To tell you truth, I wasn’t shook when the F.B.I. sent us that letter [condemning us for “F### The Police”]. I was naïve. Being that young, I didn’t really care about the F.B.I. [laughs]. They didn’t mean as much to me as the LAPD. I actually saw the cops in L.A. f### with people for no reason. They would f### with me and the homies for just doing nothing; We were used to putting our hands on the hood of a cop car and all that b#######. That same year Eazy released Eazy-Duz-It. With Eazy’s record, a lot of people pitched in—the D.O.C., MC Ren, and myself. We all put a lot of effort to get that record done, but at the end of the day writers were not considered producers. No matter what you contributed to the record, style wise, you were not considered a producer unless you did beats. And to me, that was b#######.

That’s when I started to have issues with the way business was being done. I was the one that told Dr. Dre to go ‘Gangsta, gangsta, that’s what they yelling, it’s not about a salary, it’s all about reality.’ Me bringing those records to the studio and telling Dre to use them is producing just as much as Yela rewinding the tape and making sure the drum machine is working. That was my main problem. I thought we should all get paid as producers. And Eazy didn’t see it that way.”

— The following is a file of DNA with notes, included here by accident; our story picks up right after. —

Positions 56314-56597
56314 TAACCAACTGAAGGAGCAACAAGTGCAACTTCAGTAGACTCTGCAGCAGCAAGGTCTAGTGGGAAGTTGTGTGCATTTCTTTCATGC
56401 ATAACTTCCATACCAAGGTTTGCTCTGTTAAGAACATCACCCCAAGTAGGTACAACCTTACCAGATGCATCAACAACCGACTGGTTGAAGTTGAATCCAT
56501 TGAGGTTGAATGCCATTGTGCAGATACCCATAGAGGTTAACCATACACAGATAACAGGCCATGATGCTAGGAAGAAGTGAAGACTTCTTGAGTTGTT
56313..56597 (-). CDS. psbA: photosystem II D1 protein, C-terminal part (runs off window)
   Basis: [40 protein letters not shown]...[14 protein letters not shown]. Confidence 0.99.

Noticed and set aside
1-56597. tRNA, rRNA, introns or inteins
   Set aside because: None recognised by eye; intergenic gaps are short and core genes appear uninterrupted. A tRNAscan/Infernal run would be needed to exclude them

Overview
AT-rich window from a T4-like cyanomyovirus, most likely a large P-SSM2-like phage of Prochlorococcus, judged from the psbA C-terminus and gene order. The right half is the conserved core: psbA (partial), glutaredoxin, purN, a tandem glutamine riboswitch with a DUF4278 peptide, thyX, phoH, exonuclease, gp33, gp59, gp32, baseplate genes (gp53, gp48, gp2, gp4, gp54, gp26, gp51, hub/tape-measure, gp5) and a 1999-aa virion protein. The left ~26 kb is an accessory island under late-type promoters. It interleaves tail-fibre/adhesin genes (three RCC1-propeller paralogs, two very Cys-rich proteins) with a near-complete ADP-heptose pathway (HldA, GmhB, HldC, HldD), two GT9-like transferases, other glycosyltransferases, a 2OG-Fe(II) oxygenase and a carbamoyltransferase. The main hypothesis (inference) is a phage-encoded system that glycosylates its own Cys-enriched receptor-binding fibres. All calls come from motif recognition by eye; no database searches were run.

AmeriKKKa’s Most Wanted (1990)—Ice Cube


“When I left N.W.A., I got the chance to rap on the Bomb Squad’s beats. I always loved their work on those Public Enemy records. On AmeriKKKa’s Most Wanted I thought I was getting the chance to do something that not too many people had done: bridge the gap between the East and West with just one record. These m############ were mad scientist when it came to sampling and layering beats. I was on cloud nine. You had the Eric Sadler on the bottom beats; Chuck D on the scratching and anything that you heard flying in and out; and Hank and Keith Shocklee were just adding and stacking sounds. I knew I was going to have a great record, despite all the s### that the guys from N.W.A. were talking about how my album was going to be trash. All I heard was, ‘You going out to New York to work on your record? That’s dumb!’ All that s### they hit me with, I was like, ‘Whatever…watch this.’ Me and Sir Jinx put together our preliminary plan and had some songs we took with us to New York. Jinx produced “Once Upon A Time In The Projects,” “You Can’t Fade Me,” and helped put together those skits. I call Jinx my crazy producer [laughs]. He’s a mad scientist his damn self.